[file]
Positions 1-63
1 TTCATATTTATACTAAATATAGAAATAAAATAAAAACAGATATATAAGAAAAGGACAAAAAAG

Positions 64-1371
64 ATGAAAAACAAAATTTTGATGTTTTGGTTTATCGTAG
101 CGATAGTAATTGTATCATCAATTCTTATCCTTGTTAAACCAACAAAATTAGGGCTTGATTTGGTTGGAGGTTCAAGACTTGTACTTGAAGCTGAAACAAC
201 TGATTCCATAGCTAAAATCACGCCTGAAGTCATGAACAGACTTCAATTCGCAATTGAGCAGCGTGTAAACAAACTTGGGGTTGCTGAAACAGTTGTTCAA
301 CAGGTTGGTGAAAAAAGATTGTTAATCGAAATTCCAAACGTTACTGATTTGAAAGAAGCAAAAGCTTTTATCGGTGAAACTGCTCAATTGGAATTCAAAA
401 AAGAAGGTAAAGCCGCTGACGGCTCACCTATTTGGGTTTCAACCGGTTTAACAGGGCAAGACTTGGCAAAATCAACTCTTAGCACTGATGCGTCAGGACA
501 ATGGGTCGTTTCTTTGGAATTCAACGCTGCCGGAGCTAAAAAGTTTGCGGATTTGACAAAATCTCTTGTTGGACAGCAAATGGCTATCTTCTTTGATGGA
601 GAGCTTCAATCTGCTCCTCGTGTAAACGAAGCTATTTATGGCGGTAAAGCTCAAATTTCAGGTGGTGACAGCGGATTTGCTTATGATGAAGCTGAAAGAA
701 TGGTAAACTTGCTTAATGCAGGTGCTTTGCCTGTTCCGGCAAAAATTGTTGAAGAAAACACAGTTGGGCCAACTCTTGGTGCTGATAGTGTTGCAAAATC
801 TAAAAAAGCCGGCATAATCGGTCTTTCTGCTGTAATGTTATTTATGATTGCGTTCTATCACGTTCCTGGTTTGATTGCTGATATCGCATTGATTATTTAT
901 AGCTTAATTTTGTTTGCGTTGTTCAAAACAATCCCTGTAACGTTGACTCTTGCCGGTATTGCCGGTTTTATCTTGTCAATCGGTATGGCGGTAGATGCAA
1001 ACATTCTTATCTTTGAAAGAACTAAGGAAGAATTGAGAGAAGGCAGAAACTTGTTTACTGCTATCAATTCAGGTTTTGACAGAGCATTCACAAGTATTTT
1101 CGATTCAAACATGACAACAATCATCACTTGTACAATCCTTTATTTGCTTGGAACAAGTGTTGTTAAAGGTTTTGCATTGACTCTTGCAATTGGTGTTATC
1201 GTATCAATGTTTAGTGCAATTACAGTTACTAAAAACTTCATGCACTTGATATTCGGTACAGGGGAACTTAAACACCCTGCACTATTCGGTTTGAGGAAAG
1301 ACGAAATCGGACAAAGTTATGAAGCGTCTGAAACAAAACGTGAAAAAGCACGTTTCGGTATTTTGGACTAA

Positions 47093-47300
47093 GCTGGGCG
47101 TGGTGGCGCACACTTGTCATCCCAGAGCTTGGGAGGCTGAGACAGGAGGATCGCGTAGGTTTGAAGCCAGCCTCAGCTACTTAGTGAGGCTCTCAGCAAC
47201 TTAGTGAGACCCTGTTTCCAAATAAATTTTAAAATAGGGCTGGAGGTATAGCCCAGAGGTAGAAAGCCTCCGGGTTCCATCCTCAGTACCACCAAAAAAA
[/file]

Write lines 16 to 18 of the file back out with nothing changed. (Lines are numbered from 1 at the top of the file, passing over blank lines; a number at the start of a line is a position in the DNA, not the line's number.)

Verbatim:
1201 GTATCAATGTTTAGTGCAATTACAGTTACTAAAAACTTCATGCACTTGATATTCGGTACAGGGGAACTTAAACACCCTGCACTATTCGGTTTGAGGAAAG
1301 ACGAAATCGGACAAAGTTATGAAGCGTCTGAAACAAAACGTGAAAAAGCACGTTTCGGTATTTTGGACTAA

Positions 47093-47300